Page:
Things get intense when Devereaux’s retrieval of Natalia goes sour in Belgrade (it’s not his first failed mission), which finds him facing off against his former protege, David Mason (Luke Bracey, the Australian actor who played Cobra Commander in “G.I. Joe: Retaliation”, yeah, I forgot too), a hot head who still has a great deal of respect for Devereaux. Indignant and furious, Devereaux locates local social worker, Alice (Olga Kurylenko, a Bond alum from “Quantum of Solace”), who may know a thing or two about a girl who Natalia was intent on learning more about.

In a hot second, Devereaux and Alice are on the run, pursued by both Mason and his team of gung-ho CIA agents as well as the lethal Amila, with Devereaux promising to protect her and get to the bottom of it all. Mason is being micro-managed by both Hanley and CIA higher-up, Weinstein (Will Patton, in a brief role) and starts to wonder if there’s something more going to this mission and his former mentor. Much blood is shed and property damaged during the cat-and-mouse game between Devereaux and Mason, with the two characters uncovering a few secrets that change how they view the past, present and maybe themselves (but let’s not get too existential).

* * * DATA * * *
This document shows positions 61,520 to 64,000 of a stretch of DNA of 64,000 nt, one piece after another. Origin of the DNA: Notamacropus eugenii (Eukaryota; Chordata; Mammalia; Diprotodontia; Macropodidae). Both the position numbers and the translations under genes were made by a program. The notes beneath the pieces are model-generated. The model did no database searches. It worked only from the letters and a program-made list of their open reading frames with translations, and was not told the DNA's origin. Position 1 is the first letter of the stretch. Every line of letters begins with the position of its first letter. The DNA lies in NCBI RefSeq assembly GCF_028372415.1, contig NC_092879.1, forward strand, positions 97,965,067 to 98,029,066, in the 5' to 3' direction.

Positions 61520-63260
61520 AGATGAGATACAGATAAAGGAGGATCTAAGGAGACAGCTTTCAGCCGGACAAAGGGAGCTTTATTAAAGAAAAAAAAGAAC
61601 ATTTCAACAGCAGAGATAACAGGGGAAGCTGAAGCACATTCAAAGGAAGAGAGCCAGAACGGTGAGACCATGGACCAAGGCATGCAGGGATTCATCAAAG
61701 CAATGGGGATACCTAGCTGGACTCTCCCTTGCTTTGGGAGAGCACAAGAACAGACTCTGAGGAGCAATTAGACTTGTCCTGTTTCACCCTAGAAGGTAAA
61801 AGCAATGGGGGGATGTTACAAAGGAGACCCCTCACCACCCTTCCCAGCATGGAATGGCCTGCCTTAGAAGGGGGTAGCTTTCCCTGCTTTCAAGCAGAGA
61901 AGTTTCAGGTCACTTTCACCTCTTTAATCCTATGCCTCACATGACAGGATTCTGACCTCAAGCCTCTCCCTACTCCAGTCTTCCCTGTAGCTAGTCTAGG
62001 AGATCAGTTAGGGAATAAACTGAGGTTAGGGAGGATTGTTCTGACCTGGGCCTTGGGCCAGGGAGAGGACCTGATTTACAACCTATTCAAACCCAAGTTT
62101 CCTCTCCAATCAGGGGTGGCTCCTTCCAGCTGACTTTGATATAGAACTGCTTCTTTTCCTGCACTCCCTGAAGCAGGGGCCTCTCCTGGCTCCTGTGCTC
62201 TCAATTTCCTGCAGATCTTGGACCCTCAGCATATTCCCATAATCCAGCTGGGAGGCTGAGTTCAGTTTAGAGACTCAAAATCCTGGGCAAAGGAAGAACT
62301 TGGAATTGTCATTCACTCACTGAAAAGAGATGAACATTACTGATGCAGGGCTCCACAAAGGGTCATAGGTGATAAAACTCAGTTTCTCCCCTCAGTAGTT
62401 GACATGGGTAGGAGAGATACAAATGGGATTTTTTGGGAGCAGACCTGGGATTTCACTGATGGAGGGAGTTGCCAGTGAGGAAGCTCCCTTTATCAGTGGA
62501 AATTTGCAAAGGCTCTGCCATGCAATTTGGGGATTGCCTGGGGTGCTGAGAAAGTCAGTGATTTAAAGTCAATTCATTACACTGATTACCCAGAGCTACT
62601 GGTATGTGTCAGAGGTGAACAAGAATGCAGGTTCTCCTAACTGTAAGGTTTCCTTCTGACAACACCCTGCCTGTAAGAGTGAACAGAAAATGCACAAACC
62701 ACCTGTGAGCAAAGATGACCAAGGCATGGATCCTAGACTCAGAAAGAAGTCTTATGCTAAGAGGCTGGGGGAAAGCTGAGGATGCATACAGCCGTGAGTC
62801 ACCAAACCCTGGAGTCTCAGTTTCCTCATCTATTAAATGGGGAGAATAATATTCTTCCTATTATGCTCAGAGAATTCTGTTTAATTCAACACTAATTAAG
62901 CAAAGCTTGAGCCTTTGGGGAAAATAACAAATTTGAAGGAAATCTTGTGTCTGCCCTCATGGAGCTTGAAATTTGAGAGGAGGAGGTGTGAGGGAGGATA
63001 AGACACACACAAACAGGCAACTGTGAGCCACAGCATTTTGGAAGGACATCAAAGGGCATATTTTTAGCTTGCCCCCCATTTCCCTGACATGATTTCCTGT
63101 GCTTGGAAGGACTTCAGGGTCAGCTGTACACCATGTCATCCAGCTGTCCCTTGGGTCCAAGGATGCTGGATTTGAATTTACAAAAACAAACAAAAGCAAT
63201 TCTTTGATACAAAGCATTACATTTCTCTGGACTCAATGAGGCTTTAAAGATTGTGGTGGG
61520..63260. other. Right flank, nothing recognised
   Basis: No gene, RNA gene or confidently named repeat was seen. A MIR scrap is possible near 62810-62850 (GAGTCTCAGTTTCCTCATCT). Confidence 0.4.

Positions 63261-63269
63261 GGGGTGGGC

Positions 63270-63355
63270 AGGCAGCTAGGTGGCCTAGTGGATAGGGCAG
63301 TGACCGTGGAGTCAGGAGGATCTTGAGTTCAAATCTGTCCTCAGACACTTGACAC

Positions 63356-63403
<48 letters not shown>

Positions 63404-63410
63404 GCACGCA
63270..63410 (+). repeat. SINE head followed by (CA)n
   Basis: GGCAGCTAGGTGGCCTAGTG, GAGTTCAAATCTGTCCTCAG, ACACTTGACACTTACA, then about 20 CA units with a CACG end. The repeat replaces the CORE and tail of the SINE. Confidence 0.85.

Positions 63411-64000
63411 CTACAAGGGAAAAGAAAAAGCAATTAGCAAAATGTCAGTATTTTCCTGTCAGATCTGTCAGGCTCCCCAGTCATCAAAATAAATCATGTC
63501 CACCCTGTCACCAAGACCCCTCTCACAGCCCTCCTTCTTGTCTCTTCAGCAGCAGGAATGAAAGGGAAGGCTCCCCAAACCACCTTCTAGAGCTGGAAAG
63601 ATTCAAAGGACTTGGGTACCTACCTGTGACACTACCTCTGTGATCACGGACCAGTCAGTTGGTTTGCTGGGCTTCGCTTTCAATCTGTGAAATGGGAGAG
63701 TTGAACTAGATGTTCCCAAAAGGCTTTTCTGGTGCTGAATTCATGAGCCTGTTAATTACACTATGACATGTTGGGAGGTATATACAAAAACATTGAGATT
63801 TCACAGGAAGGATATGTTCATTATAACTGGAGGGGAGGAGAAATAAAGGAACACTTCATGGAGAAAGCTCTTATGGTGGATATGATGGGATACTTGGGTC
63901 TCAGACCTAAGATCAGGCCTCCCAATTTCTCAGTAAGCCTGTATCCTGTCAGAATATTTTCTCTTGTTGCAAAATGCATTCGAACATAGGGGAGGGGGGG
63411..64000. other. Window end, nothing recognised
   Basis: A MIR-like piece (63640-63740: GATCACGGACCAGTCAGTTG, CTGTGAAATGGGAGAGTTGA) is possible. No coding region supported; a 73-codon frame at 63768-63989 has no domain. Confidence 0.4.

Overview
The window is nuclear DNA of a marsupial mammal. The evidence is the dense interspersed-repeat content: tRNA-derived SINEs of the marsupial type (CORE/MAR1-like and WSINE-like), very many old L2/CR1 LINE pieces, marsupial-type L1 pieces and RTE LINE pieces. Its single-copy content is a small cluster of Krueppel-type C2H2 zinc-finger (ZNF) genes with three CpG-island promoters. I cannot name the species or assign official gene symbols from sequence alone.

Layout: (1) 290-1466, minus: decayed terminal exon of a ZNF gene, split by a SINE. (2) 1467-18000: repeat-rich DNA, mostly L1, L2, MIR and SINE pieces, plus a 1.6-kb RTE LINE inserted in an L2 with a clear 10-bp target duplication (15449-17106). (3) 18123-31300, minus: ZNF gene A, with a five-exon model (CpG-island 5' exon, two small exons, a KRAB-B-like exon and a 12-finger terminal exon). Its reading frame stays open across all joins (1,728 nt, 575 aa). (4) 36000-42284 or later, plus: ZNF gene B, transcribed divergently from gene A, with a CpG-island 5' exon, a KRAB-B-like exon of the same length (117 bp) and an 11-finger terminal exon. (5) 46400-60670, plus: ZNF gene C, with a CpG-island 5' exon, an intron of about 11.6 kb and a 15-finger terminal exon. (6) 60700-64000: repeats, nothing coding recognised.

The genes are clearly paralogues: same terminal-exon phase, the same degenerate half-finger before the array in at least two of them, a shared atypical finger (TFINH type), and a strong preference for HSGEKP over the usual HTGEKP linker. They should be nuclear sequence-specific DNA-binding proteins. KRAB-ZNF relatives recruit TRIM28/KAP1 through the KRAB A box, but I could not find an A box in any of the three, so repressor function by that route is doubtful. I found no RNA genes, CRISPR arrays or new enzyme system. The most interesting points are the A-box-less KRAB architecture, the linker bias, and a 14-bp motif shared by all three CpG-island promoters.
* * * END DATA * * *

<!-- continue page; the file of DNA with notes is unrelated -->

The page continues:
For a film that, on the outside just looks like an attempt to fill an action slot in theaters, there’s actually enough absorbing plot twists and engaging performances here to entertain. I found myself easily engaged and involved. Sure, they are some moments in the pacing that unnecessarily slow down the pace and even a few holes in the otherwise intriguing storyline, but I wasn’t too worked up by any of that. I was too busy enjoying Brosnan and Kurylenko work together, as two characters collided together under extreme pressure and forced to rely on one another. If you’re fans of either of these actor’s previous work, they should be enough reason to check out “The November Man”.